Just a 40min drive or less north of St. George is Mountain Meadows where a posse of mormons descended upon and killed most every living soul of a non-mormon wagon train. The area where you were driving may have been in some way tangentially related to those events (i.e. An escape route, the wagon train's route of approach, a muster site etc). For much of the 19th C, Mormons were not welcoming, to say the least, to outsiders in Utah.

The mormons attempted to pin the massacre on local Paiute tribes who inhabited the territory through which runs the main thoroughfare between St. George and Springdale, Route 9 - as many of residual energy related to their presence also could have been what you experienced. Many Paiutes perished as a result of Brigham Young's efforts to set up an Indian Mission/cotton empire in the region.

State route 59, which intersects 9 at Hurricane was the site of a notoriously bad accident where a truck crashed the guard rail at 80mph.

During the 1950s, St. George experienced a tragic streak of cancer etc as it bore the brunt of the fallout from nuclear testing in Nevada.

Without getting too deeply unto politics on one side or the other, LaVerkin, which also falls along your route of that evening, has seen some rather dramatic political divisions and significant far right wing activity; it declared itself a "UN Free Zone" in the early 2000s. More recent political maneuvers have also reduced national park area in the region by half.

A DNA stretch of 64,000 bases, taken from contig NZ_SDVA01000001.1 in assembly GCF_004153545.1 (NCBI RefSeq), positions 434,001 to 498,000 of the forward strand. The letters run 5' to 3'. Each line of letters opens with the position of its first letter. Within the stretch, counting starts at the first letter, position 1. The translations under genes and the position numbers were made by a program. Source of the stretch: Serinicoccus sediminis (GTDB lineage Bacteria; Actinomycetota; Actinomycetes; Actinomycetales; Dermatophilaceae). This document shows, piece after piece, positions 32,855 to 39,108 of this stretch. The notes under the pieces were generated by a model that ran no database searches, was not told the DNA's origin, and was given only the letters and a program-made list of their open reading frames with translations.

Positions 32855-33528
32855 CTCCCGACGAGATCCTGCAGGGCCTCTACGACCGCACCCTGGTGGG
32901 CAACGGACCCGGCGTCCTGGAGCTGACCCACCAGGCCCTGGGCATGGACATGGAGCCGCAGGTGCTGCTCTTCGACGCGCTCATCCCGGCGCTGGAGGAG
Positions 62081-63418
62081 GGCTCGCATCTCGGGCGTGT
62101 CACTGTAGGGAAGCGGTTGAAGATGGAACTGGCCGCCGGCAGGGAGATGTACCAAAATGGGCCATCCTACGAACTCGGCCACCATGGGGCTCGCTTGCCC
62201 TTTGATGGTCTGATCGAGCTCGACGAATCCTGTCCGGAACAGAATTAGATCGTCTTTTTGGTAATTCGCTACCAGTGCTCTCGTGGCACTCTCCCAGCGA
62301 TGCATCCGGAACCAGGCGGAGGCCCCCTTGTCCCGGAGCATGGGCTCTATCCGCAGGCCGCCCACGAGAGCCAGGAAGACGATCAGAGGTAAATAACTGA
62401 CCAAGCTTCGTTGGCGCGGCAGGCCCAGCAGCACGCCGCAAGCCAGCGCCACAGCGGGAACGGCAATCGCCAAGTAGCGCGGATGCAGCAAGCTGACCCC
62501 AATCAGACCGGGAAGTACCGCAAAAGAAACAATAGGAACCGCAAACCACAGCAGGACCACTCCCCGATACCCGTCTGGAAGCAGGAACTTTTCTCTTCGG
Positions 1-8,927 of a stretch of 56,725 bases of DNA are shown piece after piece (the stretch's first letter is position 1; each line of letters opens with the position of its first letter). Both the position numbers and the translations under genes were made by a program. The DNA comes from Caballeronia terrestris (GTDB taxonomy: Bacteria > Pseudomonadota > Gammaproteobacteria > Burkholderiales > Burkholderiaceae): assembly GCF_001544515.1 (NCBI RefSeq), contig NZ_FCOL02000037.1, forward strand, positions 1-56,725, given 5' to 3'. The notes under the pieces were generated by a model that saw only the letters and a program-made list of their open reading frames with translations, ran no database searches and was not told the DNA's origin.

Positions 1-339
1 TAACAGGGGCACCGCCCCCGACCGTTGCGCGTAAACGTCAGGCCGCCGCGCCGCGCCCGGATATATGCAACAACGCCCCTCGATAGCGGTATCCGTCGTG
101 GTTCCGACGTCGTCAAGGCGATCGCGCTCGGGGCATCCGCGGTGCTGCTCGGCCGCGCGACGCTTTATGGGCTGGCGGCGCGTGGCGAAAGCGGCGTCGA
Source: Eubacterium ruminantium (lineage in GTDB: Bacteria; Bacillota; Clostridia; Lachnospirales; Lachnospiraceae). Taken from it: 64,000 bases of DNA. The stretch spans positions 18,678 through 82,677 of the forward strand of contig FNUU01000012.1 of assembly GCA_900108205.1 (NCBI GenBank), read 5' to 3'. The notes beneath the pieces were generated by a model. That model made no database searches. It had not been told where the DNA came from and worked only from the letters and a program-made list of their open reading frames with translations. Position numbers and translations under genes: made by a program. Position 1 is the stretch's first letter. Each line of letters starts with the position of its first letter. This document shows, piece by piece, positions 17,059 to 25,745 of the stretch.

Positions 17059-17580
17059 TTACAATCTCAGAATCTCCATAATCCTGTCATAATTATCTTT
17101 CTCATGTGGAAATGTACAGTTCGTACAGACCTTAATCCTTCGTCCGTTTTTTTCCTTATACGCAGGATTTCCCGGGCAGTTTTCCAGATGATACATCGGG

The area has also been historically plagued by river flooding, quicksand, rock slides and malaria through the ages.

In sum, the area has known more than its share of divisions (and often violent ones at that) between groups and overarching them all was a constant struggle against a rather difficult environment. Not even the land itself has been able to escape the crossword. As a result, I would imagine there to be a surfeit of resultant energy lingering in various pockets about the landscape - no way of knowing now, I suppose, just which kind you happened to pass through.
MrsRamsay (guest)
5 years ago (2019-08-28)
Crazypawz, where I live we have experienced similar feelings. First it was just something I felt on this one road near our neighborhood, somewhat deserted, a bridge over a creek. Then my husband mentioned it to me probably a couple years' later, so I did some research. Turns out a Civil War skirmish took place there at the bridge (when it was the old bridge) and men died. It's interesting that you both got "the feeling" even while driving in your car! Thank you for sharing.
RSAChick (115 posts)
5 years ago (2019-08-27)
Hi crazypawz, very interesting that you both had this feeling of dread.
I do not know the history of the area, but reading up a bit on the towns on that route there seems to have been some conflict beween natives and settlers, as well as slavery (Indian and African on the cotton farms).
That could result in residual bad energy?